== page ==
After finishing the first part of my Intermediate Painting final, I felt much more prepared to begin work on the rest of the small series. As I mentioned in my last post, Part I was a much needed stepping stone in the process of creating a new body of work, and I’m really pleased with the result of Part II. While Osteophagy was about exactly that, this piece, Four Hands, explores more the idea of new life emerging from decaying matter.

I’ve always been very interested in anatomy and biology. In high school, I took a college-level anatomy course – as well as every other science class offered at my school – and loved it so much I almost pursued a biology minor in college. I’ve always been very good at memorizing random bits of information, which has only been helpful in a few things: trivia games, beating my dad at Jeopardy, taking cumulative tests, and having somewhat obscure inspiration for my art. I knew I wanted to do something dealing with the layers of human anatomy and connect it to the running theme of my final series, and so I started sketching ideas for Part II. I had a few canvases of the same size ready to go, and began experimenting with how I could hang them in a unique way and how to represent each layer of anatomy throughout them. I also wanted to include mushrooms, which are such resilient little organisms, able to grow from practically nothing.

Looking back at these paintings, I can see some more influences that were not immediately apparent to me in-process. I remembered going to the Body Worlds exhibit at the Science Museum of Minnesota in high school, where many of the pieces in that show display layers of anatomy cut away or separated from the body. I also thought about the book Stiff, by (amazing) science writer Mary Roach, which explores the afterlife of bodies donated to science. One chapter covers the Body Farm in Knoxville, TN, where they research the decomposition of bodies under various conditions. It’s always interesting to suddenly realize inspiration for a piece after it is actually finished, whether that’s a few days or a many weeks later.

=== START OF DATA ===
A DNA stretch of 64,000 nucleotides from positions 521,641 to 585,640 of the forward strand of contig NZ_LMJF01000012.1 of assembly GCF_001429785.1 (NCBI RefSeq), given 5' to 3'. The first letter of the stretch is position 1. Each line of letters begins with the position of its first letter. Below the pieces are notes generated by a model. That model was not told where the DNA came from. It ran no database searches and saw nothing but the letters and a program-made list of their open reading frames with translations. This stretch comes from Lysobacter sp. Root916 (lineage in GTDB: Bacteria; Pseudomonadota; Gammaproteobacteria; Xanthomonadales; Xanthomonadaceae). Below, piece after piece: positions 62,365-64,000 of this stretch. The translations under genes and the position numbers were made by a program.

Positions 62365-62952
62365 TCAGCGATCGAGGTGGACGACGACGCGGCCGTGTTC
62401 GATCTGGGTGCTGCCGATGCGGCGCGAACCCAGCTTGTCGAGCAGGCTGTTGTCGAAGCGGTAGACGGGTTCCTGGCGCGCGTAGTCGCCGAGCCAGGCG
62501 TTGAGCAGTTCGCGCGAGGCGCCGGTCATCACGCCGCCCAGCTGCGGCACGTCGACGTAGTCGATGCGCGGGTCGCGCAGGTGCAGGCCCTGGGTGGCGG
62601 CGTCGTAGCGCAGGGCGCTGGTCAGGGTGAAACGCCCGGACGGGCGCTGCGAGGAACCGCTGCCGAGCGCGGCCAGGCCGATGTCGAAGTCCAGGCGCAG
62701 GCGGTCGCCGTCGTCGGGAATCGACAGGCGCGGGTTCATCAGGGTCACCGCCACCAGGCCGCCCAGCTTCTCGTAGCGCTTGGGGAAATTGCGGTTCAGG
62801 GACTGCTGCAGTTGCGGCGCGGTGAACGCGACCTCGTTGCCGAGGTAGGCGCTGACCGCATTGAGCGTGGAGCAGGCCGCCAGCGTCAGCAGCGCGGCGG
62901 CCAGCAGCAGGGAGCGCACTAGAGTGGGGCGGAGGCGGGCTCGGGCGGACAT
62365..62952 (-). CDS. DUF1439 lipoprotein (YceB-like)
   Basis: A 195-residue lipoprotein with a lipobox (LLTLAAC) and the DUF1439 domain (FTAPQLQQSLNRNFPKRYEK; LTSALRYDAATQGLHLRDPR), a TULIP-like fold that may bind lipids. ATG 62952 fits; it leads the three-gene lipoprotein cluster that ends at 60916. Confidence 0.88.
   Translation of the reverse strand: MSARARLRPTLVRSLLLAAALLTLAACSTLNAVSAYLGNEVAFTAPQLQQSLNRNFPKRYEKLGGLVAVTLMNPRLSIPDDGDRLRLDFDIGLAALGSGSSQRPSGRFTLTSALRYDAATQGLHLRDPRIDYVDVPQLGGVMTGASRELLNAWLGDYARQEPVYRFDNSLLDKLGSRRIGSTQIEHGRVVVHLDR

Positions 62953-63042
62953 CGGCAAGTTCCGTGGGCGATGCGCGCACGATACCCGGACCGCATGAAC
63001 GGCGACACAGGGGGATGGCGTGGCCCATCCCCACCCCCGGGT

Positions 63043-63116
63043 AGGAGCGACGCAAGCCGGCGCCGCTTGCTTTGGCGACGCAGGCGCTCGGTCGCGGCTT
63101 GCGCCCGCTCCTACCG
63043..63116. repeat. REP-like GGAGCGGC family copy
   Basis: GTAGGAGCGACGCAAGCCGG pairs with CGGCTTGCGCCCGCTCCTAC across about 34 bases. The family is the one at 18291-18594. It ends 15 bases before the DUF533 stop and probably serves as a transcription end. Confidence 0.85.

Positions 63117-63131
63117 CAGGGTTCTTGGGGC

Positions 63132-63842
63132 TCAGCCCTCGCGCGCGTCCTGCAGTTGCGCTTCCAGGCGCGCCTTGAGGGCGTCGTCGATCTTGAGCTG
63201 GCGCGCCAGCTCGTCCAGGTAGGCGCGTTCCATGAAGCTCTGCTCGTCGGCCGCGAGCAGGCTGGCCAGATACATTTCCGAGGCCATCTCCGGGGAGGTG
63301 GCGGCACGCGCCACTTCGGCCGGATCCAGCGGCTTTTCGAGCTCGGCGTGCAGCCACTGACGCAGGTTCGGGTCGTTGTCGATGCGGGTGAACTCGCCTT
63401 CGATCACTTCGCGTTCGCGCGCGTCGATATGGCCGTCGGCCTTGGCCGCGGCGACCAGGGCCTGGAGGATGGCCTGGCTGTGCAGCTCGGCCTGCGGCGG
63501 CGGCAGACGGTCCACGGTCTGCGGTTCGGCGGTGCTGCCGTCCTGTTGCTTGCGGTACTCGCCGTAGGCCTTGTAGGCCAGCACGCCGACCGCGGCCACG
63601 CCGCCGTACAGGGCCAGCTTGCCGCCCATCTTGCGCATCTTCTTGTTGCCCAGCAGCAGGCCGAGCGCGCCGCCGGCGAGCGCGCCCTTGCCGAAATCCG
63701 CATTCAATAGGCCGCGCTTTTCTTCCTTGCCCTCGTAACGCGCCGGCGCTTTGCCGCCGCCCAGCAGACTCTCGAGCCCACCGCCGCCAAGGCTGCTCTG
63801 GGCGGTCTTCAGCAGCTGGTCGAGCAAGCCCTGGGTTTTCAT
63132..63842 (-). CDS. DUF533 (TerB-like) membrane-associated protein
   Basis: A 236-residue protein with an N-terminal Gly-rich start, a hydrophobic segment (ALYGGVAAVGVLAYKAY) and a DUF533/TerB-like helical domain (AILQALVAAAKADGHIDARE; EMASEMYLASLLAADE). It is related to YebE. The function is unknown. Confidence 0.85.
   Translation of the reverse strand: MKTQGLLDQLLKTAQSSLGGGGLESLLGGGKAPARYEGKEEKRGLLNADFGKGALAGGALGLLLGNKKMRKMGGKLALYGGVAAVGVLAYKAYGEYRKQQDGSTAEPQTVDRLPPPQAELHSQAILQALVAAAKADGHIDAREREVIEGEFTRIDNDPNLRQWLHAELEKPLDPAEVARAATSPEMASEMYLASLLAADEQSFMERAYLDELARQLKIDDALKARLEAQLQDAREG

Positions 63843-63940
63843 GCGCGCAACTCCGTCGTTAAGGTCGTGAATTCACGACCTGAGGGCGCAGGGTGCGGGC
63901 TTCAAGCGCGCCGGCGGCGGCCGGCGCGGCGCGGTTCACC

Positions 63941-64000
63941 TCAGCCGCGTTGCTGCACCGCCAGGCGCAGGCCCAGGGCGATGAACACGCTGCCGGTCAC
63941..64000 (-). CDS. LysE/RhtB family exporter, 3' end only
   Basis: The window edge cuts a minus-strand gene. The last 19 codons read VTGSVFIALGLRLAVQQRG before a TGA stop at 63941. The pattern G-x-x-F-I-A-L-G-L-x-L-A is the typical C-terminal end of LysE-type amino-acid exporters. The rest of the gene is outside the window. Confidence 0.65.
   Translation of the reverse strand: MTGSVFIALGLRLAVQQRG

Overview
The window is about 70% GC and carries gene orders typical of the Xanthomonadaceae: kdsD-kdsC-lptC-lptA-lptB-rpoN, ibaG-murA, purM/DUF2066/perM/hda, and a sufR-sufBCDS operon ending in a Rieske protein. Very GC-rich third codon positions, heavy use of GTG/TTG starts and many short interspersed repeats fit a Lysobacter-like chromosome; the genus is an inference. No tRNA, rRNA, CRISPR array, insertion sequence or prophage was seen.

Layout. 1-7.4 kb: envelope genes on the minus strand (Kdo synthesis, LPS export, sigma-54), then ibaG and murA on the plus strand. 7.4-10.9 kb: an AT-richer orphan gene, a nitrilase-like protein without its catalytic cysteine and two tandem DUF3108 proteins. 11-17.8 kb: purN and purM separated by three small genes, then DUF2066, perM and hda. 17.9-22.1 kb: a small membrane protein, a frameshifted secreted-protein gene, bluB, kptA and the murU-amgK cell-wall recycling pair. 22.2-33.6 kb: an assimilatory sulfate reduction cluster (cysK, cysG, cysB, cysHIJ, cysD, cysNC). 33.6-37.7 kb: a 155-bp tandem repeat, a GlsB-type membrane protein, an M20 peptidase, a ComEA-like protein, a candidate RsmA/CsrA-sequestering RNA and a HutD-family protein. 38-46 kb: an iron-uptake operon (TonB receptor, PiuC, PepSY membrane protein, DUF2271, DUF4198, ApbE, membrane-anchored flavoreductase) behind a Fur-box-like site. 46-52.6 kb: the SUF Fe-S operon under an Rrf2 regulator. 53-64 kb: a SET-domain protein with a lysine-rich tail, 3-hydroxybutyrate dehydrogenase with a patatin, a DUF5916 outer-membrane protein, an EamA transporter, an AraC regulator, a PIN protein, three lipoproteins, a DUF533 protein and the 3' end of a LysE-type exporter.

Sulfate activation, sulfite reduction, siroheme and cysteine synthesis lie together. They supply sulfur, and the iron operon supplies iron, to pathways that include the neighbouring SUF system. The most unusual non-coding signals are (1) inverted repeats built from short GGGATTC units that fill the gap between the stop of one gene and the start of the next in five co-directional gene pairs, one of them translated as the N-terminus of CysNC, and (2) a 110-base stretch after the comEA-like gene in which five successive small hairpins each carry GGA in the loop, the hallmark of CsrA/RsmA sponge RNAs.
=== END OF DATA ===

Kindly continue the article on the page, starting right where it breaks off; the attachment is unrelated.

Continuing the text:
While I was painting this piece, decided to let the mushrooms and grass decide where they wanted to be rather than stick to exactly what I had sketched, which is another unusual practice for me – I think I realized that, since I was painting nature, I should let it feel more natural. Thus, there was a lot of covering up with white and painting over sections, as well as editing my color palette when I realized the original pink wasn’t working. Thankfully, I’m in a class full of talented people who helped me narrow down what color to replace it with, and the ochre is much more harmonious with the rest of the painting than the pink ever was.

One of my goals for this final series was to become comfortable at painting more quickly, and I’m really proud of the result in these pieces. I tried to approach the painting of the actual body parts and mushrooms in the same way I do my value underpaintings – fast, with an emphasis on capturing the overall form rather than meticulous detail. Apart from the more precise veins, each of these hands only took me about 10-20 minutes to paint. While it helped that each of these canvases are relatively small, so there is less surface area to actually cover with paint, I’m impressed with my own ability to relax and let the paint do its work. It’s reassuring that I am indeed able to paint something quickly while still making it look realistic, and I’m looking forward to practicing this skill more – though that’s not to say I’m abandoning my usual process, which I still thoroughly enjoy! There’s a time and place for everything.

 Four Hands: Skin Four Hands: Muscle Four Hands: Vein Four Hands: Bone

Four Hands (2018)

One thought to “ART340: Final, Part II”

  1. It’s great to read your reflection on feeling more relaxed while painting quickly. It’s been fun to watch you work more quickly while still maintaining the representational imagery. The mix of imagery in this series is really interesting and definitely has the potential for an extended investigation.

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